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Urban Design in a New Economy

Canada’s housing guru projects a vision of cities of the future

By Hugh Kruzel Created: January 29, 2009 Last Updated: February 1, 2009
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Grow Homes in the Bois Franc development near Montreal, Quebec. Avi Friedman’s Grow Home and Next Home designs have been adopted across North America and Europe. (Avi Friedman)

Grow Homes in the Bois Franc development near Montreal, Quebec. Avi Friedman’s Grow Home and Next Home designs have been adopted across North America and Europe. (Avi Friedman)

At a time when doom and gloom seem to be the order of the day, it is refreshing to hear a new perspective. "After down there is up," was Dr. Avi Friedman’s opening message in a lecture he gave recently in Langford, British Columbia.  

In presenting "Cities of the 21st Century: Succeeding in Changing Times," Friedman directed his listeners to think of this current time as a chance to retool, cleanse, and rethink. He spoke of fostering culture, nurturing education, and encouraging investment.

A professor at the McGill School of Architecture and director of the Affordable Homes Program, Friedman is not off the map in his observations about the future of Canada and how our cities could work.

He should know. He has been designing how we live and writing about our urban patterns and potential for some time. Specifically, he sees a shift to higher density living, walkable communities, and necessary investment in light rail transit.  

Suburbia will face the biggest re-invention because of intolerance for the time/energy cost of commuting, he said. It is already a fact that in Paris, Helsinki, Brussels and Montreal, people are rediscovering the bicycle.

Pedal power is a part of the re-engineering in eco-minded cities. The inclusion of green roofs, xeriscaping, and what Friedman calls "natural capital" seems to almost define the modern city.  

Grow Homes in the Bois Franc development near Montreal, Quebec. The Grow Home is a narrow rowhouse whose design allows both the perimeter and interior to be expanded and changed to fit the space needs and budget of its owner. (Avi Friedman)

Grow Homes in the Bois Franc development near Montreal, Quebec. The Grow Home is a narrow rowhouse whose design allows both the perimeter and interior to be expanded and changed to fit the space needs and budget of its owner. (Avi Friedman)

We need to "think creatively in changing times,” he said, and clearly this theme is part of his challenge to get us to envision what our cities will look like in 20 years. He sees the city as an "exercise machine" with liveable downtown cores.  In Friedman’s utopia there are no overweight children.

Successful communities are "nice looking and friendly," and, like urbanist Jane Jacobs, Friedman thinks we should know and talk with our neighbours, have local bakeries, and street sculpture.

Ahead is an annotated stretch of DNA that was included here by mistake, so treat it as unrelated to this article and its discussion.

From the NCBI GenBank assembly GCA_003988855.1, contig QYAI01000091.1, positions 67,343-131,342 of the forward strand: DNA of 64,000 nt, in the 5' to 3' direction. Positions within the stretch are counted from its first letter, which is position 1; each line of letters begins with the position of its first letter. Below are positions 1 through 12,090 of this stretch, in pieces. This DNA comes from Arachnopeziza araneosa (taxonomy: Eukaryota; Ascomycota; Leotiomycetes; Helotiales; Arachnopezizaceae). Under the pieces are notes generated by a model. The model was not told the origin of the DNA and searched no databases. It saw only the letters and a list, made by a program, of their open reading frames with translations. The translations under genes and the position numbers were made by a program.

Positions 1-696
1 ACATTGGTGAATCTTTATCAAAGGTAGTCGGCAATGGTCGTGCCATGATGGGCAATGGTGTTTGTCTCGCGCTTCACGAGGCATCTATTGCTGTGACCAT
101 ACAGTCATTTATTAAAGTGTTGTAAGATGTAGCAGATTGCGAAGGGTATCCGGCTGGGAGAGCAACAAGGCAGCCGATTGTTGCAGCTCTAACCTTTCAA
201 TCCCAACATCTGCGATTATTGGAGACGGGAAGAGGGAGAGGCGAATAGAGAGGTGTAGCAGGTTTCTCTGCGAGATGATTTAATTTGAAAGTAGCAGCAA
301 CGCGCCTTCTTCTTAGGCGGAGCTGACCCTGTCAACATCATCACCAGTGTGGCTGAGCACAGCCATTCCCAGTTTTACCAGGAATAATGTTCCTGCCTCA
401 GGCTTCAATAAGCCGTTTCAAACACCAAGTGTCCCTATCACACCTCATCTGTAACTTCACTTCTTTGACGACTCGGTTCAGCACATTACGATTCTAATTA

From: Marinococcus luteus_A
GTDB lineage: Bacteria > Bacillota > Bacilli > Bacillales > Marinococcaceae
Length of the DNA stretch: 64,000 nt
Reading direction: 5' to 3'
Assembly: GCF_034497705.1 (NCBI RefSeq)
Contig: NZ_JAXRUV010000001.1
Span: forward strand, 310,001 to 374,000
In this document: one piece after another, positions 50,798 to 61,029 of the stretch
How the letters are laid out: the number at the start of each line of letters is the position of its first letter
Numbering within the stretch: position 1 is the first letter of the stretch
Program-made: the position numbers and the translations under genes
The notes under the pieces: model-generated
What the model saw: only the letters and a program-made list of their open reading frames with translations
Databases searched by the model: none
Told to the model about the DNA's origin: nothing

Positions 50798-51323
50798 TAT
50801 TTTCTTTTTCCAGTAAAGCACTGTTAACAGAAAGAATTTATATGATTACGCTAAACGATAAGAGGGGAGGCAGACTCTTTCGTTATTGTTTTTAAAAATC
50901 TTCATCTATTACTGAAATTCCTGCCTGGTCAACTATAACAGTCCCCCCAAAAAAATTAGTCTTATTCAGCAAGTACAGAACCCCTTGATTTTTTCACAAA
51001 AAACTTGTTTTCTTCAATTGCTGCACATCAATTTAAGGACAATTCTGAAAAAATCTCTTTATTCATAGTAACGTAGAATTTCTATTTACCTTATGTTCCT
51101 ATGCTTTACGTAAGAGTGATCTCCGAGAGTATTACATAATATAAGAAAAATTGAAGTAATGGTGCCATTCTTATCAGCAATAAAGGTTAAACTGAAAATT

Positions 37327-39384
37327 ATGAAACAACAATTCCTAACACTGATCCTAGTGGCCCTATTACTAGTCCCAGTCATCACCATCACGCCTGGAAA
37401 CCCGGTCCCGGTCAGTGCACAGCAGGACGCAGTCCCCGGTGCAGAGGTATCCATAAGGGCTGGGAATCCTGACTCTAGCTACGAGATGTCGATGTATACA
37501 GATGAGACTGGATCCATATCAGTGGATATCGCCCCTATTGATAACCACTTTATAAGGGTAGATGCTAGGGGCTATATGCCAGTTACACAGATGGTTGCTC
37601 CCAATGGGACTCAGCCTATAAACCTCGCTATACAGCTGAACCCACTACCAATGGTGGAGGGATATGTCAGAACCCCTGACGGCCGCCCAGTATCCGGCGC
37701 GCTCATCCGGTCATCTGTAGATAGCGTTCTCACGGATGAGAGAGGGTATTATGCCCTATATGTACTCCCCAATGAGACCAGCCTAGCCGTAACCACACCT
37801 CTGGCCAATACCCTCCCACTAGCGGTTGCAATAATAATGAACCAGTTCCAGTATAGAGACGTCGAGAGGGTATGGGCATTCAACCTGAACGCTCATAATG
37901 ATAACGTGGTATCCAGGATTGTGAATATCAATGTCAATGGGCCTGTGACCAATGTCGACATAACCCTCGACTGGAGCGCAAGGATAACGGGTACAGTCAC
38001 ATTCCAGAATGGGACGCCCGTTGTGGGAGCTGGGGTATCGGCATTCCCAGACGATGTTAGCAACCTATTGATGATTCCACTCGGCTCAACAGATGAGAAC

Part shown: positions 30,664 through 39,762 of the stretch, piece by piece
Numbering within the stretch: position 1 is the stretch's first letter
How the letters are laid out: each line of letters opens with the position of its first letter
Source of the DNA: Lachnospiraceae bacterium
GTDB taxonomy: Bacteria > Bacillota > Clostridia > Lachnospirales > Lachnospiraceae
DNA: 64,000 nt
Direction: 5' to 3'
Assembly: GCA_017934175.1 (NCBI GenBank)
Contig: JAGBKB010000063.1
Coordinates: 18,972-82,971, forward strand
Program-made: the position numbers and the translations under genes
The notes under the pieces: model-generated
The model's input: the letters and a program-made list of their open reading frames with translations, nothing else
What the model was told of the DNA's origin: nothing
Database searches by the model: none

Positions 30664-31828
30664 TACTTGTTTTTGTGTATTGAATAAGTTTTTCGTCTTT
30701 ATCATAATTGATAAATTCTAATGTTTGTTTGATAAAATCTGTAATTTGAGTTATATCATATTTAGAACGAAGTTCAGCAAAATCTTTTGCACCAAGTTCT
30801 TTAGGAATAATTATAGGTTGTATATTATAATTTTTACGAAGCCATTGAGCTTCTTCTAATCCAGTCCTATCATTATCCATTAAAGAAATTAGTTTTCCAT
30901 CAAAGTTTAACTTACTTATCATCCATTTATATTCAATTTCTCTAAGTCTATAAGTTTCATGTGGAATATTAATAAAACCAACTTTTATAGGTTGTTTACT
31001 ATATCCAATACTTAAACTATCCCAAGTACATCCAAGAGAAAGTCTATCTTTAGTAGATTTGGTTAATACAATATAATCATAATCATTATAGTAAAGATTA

Acclaimed by Wallpaper magazine as "one of the top 10 style setters who will most influence the way we live in the next quarter century," Friedman is an advocate of the "life cycle house," a home with greater flexibility and creativity to accommodate changing lifestyles and priorities.

He is the author of numerous books on housing, has won many awards, and is known nationally and internationally for his housing innovations, in particular for the “Grow Home” and” Next Home” designs. The Grow Home won Friedman the United Nations World Habitat Award in 1999.

As a guide to how to build smarter, Friedman said we should look at work already done in places like Bradford, UK and Porvoo, Finland—places that offer new models on how a place should accommodate modern families, individuals, and couples. Every new project and refurbishment should be built to new human and energy standards.  

Closer to home in Boisfranc, Quebec, is a community where playgrounds abound, bike paths are well planned and well lit, and City Hall is accessible and centrally located. In British Columbia, Langford's mayor Stewart Young talks of proactive partnership with private industry to achieve community enhancement.

Governments should be more open, said Professor Friedman. Elected officials must listen to citizens and foster participatory involvement. Being well governed includes saying no to some things while encouraging other opportunities. Short-sighted decision making needs to be rejected.

Surprisingly, Friedman rejected one sacred cow of the boomer generation when he said "Forget organic… eat local."  In B.C., the birthplace of the 100 Mile Diet, this is not exactly earth shattering, but at the same time Victoria, the provincial capital, has no central, permanent, covered, Farmers' Market.  

Working the standing-room-only crowd like a revivalist tent meeting, Friedman held his audience with his words and had them actively listening. They nodded when he acknowledged the challenges of the current economic conditions, but spoke also of the future and our priorities as a society.

"What happens when your back is against the wall?" he asked repeatedly. "You get inventive!" 

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